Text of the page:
mike lives in spokane washington and is a pastor at a spirit community called branches

Greyscaling my phone

Greyscaling my phone

I have a phone problem. I check it in any lull in conversation. If there are no notifications, I’ll seek out the dopamine they would’ve provided by opening an app and refreshing it. If there’s no new content, I’ll search for it in another app.  

It’s bad. And I sense the toll it takes on me. I feel exhausted and neglected when there’s nothing new.

I was with a friend the other day and we discussed this. The tendency we have to refresh the page, get the notification, etc. The dopamine that hits when we see something new on our phones is addicting. We’ve all heard this. We’re almost taught to be ashamed of it.

But by itself that feeling - that rush - it’s beautiful. It’s a powerful and transforming thing. But we’ve made it so common place via technology, that we’ve lost the depth of the beauty it is.

This friend of mine told me to try greyscaling my phone. To set it all in black and white essentially. You can do this fairly easily in your iPhone setting. Supposedly, a large part of the rush is the colors tied to notifications.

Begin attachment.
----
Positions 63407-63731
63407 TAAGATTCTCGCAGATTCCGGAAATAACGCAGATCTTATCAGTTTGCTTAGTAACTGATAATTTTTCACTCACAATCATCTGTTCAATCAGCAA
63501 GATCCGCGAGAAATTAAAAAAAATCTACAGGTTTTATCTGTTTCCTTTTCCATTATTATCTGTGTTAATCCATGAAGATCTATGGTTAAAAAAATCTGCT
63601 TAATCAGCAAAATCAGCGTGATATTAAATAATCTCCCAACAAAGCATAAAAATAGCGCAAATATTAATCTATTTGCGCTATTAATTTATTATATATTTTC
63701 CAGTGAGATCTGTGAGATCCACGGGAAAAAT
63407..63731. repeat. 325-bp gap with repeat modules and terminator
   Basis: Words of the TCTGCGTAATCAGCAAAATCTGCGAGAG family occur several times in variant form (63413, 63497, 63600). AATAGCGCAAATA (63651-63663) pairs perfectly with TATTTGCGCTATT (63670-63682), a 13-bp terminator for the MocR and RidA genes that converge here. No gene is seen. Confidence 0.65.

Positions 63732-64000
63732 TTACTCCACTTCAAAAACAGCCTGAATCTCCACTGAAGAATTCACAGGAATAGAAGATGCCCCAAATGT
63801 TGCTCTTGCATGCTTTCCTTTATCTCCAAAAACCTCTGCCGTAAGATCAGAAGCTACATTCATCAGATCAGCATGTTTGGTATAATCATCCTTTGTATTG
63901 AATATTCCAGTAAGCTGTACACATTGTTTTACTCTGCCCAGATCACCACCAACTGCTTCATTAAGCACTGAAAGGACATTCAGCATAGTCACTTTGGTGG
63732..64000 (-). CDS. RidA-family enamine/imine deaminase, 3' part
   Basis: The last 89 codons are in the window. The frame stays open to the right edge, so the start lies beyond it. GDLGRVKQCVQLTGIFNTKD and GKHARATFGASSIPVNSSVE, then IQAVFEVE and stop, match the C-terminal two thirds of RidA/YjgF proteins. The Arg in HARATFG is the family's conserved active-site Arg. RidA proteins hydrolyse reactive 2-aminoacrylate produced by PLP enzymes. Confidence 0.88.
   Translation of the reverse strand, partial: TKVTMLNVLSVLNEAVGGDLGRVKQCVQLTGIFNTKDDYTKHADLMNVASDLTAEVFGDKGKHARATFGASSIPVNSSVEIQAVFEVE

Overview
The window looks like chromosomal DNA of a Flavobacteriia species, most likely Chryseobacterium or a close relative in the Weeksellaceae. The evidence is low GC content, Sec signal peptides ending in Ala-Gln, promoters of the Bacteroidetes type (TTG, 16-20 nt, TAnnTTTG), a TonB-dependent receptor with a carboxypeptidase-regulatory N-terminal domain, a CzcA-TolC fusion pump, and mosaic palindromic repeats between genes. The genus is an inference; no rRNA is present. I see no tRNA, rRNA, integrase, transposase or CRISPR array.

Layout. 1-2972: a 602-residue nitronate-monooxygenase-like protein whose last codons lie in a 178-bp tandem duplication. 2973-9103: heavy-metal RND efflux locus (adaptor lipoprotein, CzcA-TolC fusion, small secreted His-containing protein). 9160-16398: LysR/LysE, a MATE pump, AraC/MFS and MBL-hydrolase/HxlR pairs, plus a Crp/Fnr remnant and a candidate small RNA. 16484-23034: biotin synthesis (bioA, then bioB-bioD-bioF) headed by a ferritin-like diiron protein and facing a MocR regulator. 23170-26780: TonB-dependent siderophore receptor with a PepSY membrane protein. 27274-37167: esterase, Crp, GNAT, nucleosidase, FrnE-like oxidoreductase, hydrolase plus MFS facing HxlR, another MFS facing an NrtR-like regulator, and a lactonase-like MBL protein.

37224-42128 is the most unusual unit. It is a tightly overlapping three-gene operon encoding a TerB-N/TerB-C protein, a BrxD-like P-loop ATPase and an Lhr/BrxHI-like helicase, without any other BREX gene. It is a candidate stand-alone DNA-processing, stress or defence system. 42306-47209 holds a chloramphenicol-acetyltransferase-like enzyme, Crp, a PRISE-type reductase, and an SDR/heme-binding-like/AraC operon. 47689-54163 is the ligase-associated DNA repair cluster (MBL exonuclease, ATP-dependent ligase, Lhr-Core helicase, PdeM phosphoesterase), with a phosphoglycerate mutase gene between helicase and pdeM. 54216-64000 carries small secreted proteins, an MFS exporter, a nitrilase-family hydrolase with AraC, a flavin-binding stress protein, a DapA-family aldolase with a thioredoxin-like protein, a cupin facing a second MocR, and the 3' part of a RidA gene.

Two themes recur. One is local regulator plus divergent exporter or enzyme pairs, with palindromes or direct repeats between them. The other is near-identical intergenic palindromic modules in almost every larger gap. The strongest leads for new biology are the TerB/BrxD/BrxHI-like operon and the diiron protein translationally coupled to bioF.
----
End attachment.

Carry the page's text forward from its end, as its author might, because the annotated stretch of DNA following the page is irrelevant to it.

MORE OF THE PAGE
I did this and went back to the home screen on my phone and something literally seemed to empty out of me. It was a physical experience. Like a long satisfying exhale of emotion. All the red little numbers counting notifications in apps were dull and colorless. There wasn’t urgency. I felt relaxed and free.  

Think about how many colors you see on your phone screen. And how those fake colors, the digital lights, take away from the blue of the sky, the green of the trees, the yellow of the flowers.  

Something as simple as letting color only exist when we look up from our phones has had a profound impact on me. It’s a simple thing, but makes reality all that much more inviting and intriguing. 

The Coney Island Church

The Coney Island Church

the end and the beginning